Lot 6
  • 6

Geoffrey Clarke RA

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Description

  • Geoffrey Clarke RA
  • Battersea III
  • aluminium

Exhibited

London, Battersea Park, Battersea Open-Air Sculpture Exhibition, 1963
London, Arts Council of Great Britain Gallery, Towards Art II. Sculptors from the Royal College of Art. An Arts Council Exhibition, 1965
King’s Lynn, 18th King’s Lynn Festival, 1968
Horringer, Bury St. Edmunds, Ickworth Park, 1968
Abingdon, Abingdon Old Gaol, Sculpture Exhibition, 1975-76
Cambridge, Jesus College, Sculpture in the Close, 1999
London, Pangolin London, Geoffrey Clarke: A Decade of Change, 2013, illustrated in colour in the catalogue

Literature

Robert Harding, ‘Reviews’, in Sculpture Journal, vol. 23-3, 2014, illustrated p. 409

Catalogue Note

Geoffrey Clarke was among the artists who rose to prominence in the second half of the 20th century using a distinctive style which in 1952 art critic Herbert Read termed ‘the geometry of fear’. These artists, among who also counted Lynn Chadwick and Edoardo Paolozzi, engaged in creating battered and gnarled organic forms which reflected the trampled soul of post-war Britain.  Battersea II and III comprise two of three monumental sculptures produced by Geoffrey Clarke for the Battersea Open Air Sculpture Exhibition in 1963. The sculptures resemble large pieces of artillery, abandoned and disused, a grand footprint of industrialised warfare. The metal is roughly hewn and coarsened rather than smoothed before casting.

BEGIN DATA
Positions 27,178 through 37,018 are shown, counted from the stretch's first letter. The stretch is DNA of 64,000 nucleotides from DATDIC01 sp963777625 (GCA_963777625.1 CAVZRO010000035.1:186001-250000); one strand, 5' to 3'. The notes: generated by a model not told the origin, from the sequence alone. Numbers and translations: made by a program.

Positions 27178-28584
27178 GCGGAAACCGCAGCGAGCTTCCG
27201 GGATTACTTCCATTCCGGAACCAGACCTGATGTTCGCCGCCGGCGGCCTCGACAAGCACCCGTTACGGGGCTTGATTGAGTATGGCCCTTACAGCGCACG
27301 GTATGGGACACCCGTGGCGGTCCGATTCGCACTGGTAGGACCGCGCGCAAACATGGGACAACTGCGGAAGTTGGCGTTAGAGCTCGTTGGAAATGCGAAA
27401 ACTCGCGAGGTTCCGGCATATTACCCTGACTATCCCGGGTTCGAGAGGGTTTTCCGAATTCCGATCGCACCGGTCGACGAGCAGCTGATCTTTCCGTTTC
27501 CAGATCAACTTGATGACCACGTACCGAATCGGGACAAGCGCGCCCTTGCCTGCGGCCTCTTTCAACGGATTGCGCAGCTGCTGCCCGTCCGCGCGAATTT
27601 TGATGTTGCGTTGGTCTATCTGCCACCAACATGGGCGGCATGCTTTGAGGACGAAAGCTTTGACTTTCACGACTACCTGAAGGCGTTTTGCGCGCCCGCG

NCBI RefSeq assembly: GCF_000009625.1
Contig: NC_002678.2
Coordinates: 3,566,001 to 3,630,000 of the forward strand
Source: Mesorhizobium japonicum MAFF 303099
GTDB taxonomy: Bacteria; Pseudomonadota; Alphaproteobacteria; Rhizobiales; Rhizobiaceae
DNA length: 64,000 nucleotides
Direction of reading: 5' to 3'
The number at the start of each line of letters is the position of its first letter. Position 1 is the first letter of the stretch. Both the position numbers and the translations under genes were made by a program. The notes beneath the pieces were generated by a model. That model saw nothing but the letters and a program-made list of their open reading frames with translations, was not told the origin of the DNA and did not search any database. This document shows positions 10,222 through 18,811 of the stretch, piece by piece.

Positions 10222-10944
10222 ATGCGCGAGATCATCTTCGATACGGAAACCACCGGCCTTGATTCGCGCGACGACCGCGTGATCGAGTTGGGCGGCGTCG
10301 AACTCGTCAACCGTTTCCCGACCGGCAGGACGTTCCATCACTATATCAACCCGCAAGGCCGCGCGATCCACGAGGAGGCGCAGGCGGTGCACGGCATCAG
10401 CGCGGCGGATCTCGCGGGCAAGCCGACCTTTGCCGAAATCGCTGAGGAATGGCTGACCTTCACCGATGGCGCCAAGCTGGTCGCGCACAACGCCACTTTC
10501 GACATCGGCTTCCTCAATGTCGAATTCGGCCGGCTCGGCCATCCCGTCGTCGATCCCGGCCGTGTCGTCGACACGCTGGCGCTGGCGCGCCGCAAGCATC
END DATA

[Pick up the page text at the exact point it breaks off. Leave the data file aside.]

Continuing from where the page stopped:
Set in the beautiful landscape of Derbyshire, where the artist himself was born, these works begin to meld with the natural environment and their twisted forms take on an insinuation of organic matter. They serve as a striking emblem of the symbiotic relationship between man and nature, mutually nourishing and parasitic in equal measure.

Battersea II and III are among the artist’s earliest works which use his pioneering technique of casting aluminium with expanded polystyrene which evaporates during the process. Clarke was a fearless experimenter and his innovative techniques epitomise the vibrancy of the post-war British art scene. From 1952 to 1962, he worked on the stained glass windows and sculptural details of Coventry Cathedral which had been badly damaged by the Luftwaffe in the Second World War and succeeded in bringing a modernist sensitivity to the venerated altars and nave windows.

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